The Lakes are situated on Hart Lane in Bodham, North Norfolk
The Large Lake contains 29 fishing platforms
The Small Lake contains 13 fishing platforms
Toilets are available on site
A day ticket costs £10 for an adult and £5 for those under 16 and can be purchased on the day by our roving support staff
We would love you to post your catch pictures to our Google page
share photos here
We would also love you to tell everyone about your day as this can be useful to other visitors
review us here
Please take all rubbish with you, including unused bait.
A rod licence - gives you the legal right to use a fishing rod or pole.
Issued by the Environmental Agency (EA), one rod licence licences up to two fishing rods.
Anyone aged 13 or over must have a rod licence. If you're under 13 you don't need one.
You can buy a 1-day, 8-day or 12-month licence online. Buy it from the EA :
Bream is a deep-bodied fish with a high back and flattened sides. Typically it is dark brown or greyish on the back with younger fish being much more silvery. Small bream are often called skimmers
Rudd are coppery golden in colour with bright blood red fins and an upturned mouth for surface feeding.
Chub are a shoaling fish, dusky silver in colour often with a brown to bronze sheen. They are quite distinctive with a blunt snout, rounded body and very large mouth.
Carp are easily recognised by their dark brown to bronze colouration. They have a large rounded body and large powerful fins. Decades of selective breeding has resulted in three common strains. Common carp are fully scaled, mirror carp are partially scaled and leather carp have virtually no scales at all.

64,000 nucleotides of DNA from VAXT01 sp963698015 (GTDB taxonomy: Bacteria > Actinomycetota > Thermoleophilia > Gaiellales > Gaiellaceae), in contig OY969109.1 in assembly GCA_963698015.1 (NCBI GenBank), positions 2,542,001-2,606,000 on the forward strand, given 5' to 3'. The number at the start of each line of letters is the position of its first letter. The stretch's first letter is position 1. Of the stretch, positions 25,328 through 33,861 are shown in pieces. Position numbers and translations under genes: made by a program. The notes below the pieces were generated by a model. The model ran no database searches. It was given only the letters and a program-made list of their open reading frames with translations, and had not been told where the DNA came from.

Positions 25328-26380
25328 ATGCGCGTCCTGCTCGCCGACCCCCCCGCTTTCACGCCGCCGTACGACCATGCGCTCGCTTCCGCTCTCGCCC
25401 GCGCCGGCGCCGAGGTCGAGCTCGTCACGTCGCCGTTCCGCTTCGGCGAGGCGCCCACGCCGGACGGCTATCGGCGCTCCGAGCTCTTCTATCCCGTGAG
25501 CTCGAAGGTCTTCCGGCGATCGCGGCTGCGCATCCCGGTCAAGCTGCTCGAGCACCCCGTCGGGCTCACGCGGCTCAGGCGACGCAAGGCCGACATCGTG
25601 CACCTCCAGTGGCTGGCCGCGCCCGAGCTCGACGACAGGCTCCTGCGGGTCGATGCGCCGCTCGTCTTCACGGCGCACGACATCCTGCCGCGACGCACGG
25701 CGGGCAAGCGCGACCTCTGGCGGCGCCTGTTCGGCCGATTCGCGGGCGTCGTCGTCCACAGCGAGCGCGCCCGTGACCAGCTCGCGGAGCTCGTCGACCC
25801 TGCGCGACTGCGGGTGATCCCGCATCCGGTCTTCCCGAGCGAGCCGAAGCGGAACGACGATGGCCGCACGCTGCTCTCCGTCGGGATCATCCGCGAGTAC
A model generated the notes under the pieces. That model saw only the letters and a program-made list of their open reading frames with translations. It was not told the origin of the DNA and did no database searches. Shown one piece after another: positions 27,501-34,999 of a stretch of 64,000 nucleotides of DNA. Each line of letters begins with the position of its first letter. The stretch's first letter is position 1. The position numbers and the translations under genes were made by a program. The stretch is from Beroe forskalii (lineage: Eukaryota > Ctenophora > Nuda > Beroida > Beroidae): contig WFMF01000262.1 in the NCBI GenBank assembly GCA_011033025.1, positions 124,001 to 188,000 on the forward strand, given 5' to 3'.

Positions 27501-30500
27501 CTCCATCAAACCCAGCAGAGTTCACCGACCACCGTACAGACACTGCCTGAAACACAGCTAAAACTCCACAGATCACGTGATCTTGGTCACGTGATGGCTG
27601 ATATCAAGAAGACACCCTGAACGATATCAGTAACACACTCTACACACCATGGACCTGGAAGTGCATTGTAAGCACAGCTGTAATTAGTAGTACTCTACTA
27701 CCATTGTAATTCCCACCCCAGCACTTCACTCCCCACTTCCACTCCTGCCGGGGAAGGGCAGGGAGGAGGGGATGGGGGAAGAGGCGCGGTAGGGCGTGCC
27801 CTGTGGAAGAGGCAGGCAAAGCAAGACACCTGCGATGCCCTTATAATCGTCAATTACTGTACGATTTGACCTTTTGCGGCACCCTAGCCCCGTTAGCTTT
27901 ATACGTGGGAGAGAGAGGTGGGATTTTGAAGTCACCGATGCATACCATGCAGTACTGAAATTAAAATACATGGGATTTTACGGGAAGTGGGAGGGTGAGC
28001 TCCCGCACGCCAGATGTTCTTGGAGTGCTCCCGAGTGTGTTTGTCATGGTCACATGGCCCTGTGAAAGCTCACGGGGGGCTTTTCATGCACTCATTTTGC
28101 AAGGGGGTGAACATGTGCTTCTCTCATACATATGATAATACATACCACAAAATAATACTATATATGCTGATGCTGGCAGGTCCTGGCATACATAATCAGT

Tench are easily recognised by their olive green colouration and small red eyes. They have a stout body and rounded powerful fins. They can on rare occasions be of golden colouration.
Roach is a shoaling fish, silver in colour with grey-brown to orange fins. Roach can often be confused with rudd. To check, you can count the lateral line scales (rudd have 40-55), look at the shape of the mouth (rudd have an upturned mouth as they primarily feed at the surface) and make sure the front of the dorsal fin is in line with the pelvic fins (In rudd the dorsal fin is well to the rear of the pelvic fins).
Perch have a greeny-brown back with a series of dark vertical bars across the upper sides and bright orange or red pelvic and anal fins. They have a very spikey dorsal fin and pointed gill covers and care should be taken when handling them.
Grass carp have elongated, chubby, torpedo-shaped body. Their body colour is dark olive, shading to brownish-yellow on the sides, with a white belly and large, slightly outlined scales